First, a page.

PREPA makes $192.5M January bond interest payment

Written by  //  December 28, 2016  //  Government  //  No comments

Recently, PREPA also announced an extension of the Restructuring Support Agreement with creditors to March 31, 2017. (Credit: © Mauricio Pascual)

The Puerto Rico Electric Power Authority announced Wednesday the payment of $192.5 million in interest on its power revenue bonds due on Jan. 1, 2017. The public corporation used operational funds to cover the debt payment.

“By making the scheduled interest payment to bondholders, PREPA avoided default and kept in place its agreements with creditors reached in December 2015,” said PREPA Executive Director Javier Quintana.

“Our team continues to work closely with all of our stakeholders to achieve a consensual financial restructuring and to optimize our operations for the benefit of the people of Puerto Rico,” he said.

PREPA and its creditors have been moving toward a comprehensive restructuring of the corporation’s $9 billion in debt since the summer of 2014.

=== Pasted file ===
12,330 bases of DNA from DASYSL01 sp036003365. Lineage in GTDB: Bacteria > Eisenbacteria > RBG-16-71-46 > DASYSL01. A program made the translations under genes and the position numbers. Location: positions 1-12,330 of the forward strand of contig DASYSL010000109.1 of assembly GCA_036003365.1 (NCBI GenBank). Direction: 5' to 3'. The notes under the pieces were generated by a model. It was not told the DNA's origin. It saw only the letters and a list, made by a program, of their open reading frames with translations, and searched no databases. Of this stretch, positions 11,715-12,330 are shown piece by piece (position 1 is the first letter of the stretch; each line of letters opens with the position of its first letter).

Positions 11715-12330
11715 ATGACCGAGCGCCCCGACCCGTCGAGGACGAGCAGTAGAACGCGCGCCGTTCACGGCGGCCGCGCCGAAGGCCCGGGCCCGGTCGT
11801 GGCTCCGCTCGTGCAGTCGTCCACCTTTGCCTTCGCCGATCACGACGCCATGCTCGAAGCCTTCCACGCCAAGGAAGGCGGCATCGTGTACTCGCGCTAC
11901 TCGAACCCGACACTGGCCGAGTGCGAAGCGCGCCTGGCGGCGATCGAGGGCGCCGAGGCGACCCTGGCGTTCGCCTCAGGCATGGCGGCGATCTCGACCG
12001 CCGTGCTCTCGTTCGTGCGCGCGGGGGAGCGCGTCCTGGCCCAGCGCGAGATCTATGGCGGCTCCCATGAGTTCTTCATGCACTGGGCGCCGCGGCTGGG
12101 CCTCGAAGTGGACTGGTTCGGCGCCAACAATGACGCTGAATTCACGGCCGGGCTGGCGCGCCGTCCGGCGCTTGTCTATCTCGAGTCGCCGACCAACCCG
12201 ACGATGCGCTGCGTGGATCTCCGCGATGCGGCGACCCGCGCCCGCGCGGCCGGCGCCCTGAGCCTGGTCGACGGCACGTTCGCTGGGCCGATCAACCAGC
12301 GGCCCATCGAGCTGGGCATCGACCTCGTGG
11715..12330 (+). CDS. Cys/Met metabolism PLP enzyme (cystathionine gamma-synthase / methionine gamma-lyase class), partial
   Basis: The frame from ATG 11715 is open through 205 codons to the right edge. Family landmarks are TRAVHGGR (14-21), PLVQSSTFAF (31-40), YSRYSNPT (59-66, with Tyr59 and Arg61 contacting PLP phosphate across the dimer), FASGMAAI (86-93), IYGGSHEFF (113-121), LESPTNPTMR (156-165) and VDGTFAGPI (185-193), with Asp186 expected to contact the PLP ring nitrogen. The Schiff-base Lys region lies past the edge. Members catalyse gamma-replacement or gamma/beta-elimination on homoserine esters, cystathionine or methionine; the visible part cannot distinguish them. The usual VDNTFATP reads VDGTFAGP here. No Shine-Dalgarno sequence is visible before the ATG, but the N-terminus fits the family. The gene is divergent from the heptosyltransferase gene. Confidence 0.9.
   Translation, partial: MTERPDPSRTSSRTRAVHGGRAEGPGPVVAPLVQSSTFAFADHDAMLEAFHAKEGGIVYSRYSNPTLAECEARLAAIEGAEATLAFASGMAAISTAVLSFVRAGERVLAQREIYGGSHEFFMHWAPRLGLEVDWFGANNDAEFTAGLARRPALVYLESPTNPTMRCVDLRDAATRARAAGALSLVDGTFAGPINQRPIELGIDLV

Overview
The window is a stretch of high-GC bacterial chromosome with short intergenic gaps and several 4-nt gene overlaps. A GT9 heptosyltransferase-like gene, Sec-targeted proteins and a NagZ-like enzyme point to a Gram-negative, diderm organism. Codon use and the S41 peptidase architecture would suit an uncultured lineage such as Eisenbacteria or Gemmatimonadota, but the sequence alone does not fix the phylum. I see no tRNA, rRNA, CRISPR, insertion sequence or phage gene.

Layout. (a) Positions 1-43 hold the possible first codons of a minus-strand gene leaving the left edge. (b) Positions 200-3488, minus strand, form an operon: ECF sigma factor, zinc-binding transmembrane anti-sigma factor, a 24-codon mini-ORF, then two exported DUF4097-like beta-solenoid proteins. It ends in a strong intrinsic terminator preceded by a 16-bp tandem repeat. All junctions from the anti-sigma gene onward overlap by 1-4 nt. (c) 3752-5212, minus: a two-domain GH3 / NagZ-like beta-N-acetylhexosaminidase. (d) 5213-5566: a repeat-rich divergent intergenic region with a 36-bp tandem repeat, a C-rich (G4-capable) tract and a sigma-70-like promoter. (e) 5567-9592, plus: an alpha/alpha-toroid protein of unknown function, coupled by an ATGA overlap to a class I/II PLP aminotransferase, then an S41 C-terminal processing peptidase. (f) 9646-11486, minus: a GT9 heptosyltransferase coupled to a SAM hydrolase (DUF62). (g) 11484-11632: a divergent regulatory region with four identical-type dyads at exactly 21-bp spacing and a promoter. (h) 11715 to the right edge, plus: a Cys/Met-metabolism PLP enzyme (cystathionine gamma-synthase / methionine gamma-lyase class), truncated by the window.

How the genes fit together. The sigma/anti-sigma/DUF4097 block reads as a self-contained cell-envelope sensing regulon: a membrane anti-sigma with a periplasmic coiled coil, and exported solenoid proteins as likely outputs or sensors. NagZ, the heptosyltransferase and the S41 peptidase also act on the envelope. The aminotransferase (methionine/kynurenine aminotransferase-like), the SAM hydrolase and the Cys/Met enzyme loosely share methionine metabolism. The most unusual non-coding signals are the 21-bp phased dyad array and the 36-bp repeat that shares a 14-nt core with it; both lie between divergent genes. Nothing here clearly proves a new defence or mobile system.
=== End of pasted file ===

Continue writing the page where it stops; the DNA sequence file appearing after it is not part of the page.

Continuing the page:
It is currently involved in defending several lawsuits challenging the proposed restructuring, including the PREPA Revitalization Act enacted in early 2016.

On Dec. 20, 2016, the San Juan Superior Court upheld the constitutionality of the PREPA Revitalization Act and overruled the plaintiffs’ — the Electric Industry Workers Union, or UTIER — challenges to the Restructuring Order issued by the Energy Commission and the Restructuring Resolution approved by the Revitalization Corporation. PREPA saw the court’s decision as the first validation of the mandate.

Recently, PREPA also announced an extension of the Restructuring Support Agreement with creditors to March 31, 2017 with a new milestone date of Jan. 31, 2017 for PREPA and the RSA creditors to reach an agreement on revisions to allow for its implementation under the Puerto Rico Oversight, Management and Economic Stability Act, or any other mutually agreed mechanism.

“These actions show the forward momentum of PREPA’s transformation and the willingness of all parties to work together,” said Luis R. Benítez, chairman of PREPA’s Governing Board.

“Our management and employees remain focused on the restructuring work streams along with the CRO team, which will ultimately provide the people of Puerto Rico with a self-sustaining utility that provides clean, safe electricity to its customers,” he said.

 

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